I am currently learning me a Haskell, so for so good.
I am pretty fluent when it comes to F# and I want to try my hand at pure functional programming.
One of the features I have always liked about F# is that the order of your code matters. You can't call a function that you haven't defined yet. This is useful because it guarantees that earlier code files contain low level functions, and later code contains the bigger picture stuff. It forces a structure that I now consider to be a good thing.
Haskell doesn't seem to care much about code order in the same way. Whilst I can choose to structure my code as such, I am not forced to. So at this early stage of learning Haskell, I would like to know if there is some compiler option that forces this?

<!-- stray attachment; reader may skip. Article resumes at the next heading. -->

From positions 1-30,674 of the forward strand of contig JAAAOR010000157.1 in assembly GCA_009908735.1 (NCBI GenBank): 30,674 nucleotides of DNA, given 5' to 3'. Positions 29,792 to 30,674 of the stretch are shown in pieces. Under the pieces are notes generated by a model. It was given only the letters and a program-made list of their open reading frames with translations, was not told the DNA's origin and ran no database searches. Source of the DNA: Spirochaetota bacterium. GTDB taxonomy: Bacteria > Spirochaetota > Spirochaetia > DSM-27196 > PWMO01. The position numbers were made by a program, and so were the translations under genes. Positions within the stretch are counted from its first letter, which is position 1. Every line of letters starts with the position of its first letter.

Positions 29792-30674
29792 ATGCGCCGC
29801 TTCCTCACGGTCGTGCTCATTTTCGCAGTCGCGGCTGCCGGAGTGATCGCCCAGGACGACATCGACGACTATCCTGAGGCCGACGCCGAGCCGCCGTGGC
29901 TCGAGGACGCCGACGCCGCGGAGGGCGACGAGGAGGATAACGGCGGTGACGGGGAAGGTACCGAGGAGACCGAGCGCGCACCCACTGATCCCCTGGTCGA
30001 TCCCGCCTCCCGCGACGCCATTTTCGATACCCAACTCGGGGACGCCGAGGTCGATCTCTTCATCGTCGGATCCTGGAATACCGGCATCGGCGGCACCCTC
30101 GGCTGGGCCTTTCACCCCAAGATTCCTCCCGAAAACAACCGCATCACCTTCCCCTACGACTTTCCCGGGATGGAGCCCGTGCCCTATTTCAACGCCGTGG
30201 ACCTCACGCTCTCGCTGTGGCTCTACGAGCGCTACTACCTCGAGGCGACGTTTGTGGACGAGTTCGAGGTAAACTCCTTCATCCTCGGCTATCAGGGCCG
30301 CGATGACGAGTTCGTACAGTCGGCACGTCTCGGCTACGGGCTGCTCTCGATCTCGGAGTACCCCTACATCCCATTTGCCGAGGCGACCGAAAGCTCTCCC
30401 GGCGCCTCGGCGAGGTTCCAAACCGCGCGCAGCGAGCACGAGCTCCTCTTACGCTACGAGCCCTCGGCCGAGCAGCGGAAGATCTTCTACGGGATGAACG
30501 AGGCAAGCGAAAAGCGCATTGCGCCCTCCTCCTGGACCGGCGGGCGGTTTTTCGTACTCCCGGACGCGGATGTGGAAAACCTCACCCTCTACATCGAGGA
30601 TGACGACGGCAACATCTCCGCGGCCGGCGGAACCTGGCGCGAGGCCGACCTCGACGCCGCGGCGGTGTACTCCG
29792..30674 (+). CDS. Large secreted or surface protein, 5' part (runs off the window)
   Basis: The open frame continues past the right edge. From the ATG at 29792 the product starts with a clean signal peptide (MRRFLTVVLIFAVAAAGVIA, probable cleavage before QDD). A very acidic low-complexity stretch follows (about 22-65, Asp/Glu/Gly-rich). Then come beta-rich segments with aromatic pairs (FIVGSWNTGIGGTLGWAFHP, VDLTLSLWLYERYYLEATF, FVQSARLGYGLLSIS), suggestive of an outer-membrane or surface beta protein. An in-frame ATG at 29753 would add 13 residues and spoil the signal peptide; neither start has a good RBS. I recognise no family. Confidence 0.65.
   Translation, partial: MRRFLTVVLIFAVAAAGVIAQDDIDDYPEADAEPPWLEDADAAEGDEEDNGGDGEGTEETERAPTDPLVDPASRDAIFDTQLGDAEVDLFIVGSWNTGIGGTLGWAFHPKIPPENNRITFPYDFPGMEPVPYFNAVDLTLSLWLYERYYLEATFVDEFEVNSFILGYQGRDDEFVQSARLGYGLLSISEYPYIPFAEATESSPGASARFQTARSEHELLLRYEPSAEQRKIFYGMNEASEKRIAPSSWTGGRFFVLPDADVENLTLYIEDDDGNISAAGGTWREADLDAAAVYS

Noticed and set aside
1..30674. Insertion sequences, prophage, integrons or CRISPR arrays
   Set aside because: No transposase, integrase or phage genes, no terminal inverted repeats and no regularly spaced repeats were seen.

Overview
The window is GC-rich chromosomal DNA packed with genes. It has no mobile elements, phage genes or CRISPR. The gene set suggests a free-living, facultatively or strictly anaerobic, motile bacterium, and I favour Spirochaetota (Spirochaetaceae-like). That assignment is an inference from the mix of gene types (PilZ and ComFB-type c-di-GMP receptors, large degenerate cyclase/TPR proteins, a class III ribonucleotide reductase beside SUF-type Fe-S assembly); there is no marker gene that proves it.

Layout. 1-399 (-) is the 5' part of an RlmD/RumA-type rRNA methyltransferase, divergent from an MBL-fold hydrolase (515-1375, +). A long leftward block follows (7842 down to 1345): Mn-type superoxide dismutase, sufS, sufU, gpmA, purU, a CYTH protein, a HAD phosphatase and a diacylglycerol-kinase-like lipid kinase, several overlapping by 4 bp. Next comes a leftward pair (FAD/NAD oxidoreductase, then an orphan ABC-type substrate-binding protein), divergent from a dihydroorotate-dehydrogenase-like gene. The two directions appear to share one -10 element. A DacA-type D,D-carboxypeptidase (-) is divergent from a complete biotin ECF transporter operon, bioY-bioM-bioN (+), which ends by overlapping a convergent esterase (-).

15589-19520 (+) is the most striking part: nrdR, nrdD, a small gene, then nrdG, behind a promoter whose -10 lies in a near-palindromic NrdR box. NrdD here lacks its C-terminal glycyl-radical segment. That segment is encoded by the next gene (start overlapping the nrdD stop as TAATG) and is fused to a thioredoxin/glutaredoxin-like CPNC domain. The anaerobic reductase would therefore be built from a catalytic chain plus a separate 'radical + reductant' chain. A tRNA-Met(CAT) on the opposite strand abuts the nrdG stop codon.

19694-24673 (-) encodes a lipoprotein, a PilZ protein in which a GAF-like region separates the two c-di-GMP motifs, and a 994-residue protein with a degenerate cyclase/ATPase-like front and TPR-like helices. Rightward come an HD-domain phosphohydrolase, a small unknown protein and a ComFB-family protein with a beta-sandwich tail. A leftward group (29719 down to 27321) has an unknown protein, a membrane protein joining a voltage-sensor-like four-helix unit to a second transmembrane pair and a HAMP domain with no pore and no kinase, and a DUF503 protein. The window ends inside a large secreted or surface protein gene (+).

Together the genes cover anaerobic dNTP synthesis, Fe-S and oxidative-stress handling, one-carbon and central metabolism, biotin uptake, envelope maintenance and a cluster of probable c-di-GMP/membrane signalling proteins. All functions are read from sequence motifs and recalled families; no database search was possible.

As far as I know, the only circumstance in which Haskell enforces the order of declarations within a module is when there are Template Haskell splices. In this case, declarations above a given splice may not reference declarations below. I think this is an unfortunate limitation of template haskell, not a feature per se.
So I think technically you can have GHC enforce the ordering by turning on Template Haskell and adding empty splices to your code.
$(return ). This is a qualified "no" - it can be done, but I've never seen anyone do it, and it's probably annoying to read & write.